As a driver of change and receiver of benefits, collaboration with the agricultural community will be essential to achieve an equitable water future for all. And I am especially hopeful that the Biden Administration and the Environmental Protection Agency’s Office of Water will make sure agriculture and conservation have seats at the table of federal water policy.

This is a once in a lifetime opportunity to get serious about building climate resilience and making progress toward water security. Just as climate change is making every water problem worse, the pandemic has made every crack and fissure in the water sector worse. COVID exposed the deep flaws in the nation’s water systems.

But there is also renewed hope. The pandemic has forced a spotlight on issues like water access and affordability, and that has led to new and increased attention by policymakers.

Between the COVID relief packages and a potentially big infrastructure package, policy ideas and dollar amounts are being considered now that would have been called totally unrealistic just a year ago. For the first time in decades, we have the public and political will to think big and make truly historic changes to our water systems.

Now Congress and the Administration are focused on more than how an infrastructure package could mean more jobs. The conversation has moved beyond the concept of “shovel-ready” infrastructure to HOW we invest for the future and what kinds of systems we want to be building.

This bigger vision for more resilient water systems could set us up for social, economic, health, and environmental benefits for generations to come.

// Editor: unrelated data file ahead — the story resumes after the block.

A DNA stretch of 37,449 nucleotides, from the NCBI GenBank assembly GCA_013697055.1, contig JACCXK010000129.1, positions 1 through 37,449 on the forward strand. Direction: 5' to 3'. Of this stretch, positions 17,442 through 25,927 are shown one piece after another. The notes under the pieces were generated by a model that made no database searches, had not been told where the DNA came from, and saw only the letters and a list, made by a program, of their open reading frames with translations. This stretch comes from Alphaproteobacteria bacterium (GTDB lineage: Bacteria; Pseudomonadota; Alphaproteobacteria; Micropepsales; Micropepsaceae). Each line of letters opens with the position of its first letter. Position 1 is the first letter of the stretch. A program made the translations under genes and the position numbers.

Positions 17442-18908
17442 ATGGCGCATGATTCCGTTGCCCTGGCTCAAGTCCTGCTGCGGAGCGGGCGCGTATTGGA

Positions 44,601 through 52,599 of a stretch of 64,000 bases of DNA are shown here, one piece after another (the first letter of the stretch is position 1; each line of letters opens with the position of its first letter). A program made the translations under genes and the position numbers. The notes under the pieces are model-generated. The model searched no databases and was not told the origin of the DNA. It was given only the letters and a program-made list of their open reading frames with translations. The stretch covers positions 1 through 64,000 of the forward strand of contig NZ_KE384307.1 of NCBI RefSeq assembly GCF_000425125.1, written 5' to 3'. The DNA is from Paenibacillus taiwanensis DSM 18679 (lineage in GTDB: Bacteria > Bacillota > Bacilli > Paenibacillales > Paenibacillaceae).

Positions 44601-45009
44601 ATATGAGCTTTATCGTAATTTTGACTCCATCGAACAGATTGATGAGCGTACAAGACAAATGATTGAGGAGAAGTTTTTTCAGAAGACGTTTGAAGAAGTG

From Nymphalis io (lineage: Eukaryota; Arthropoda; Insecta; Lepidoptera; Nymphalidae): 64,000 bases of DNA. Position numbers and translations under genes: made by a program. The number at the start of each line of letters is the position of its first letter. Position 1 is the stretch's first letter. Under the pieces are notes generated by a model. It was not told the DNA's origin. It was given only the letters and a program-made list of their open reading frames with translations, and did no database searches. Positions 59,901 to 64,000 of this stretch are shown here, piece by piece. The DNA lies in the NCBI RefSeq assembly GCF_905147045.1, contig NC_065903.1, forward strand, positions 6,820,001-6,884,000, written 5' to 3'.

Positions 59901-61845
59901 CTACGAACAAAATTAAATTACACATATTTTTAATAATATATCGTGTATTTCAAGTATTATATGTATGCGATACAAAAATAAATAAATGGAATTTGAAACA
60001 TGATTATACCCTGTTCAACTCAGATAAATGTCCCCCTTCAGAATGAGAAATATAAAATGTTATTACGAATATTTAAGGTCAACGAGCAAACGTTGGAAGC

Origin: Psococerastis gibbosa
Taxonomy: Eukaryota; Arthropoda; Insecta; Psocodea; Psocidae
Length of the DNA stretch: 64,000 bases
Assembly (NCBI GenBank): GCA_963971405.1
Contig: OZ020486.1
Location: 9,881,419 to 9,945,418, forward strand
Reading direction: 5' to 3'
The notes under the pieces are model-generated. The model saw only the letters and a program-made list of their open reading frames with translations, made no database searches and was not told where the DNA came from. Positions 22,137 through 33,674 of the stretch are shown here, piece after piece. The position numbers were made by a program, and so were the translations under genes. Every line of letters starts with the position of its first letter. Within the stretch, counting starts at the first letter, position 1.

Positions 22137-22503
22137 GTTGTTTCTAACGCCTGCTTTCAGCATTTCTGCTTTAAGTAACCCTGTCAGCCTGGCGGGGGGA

About Scott Berry

Scott Berry is the director of policy and government affairs at the US Water Alliance, a national nonprofit organization advancing policies and programs that build a sustainable water future for all. He leads the Alliance’s engagement on policy issues, heading up their Washington DC office. Previously, he was director of the Utility Infrastructure Division, Environment, and Trade at the Associated General Contractors of America. There, he spent nine years as their head lobbyist on water infrastructure and water policy issues, and was the member services lead for water, sewer, power, telecommunications, and underground construction. He has served in the leadership of the Water Infrastructure Network, the Sustainable Water Infrastructure Coalition, the Common Ground Alliance, and the Waters Advocacy Coalition. He has a BA in political science and geography from the University of Mary Washington.

Header image by Center for Neighborhood Technology on Flickr

This post was written for The Confluence, a quarterly newsletter for watershed leaders in the Mississippi Atchafalaya River Basin (MARB). Do you lead watershed work somewhere in the MARB? Subscribe here>>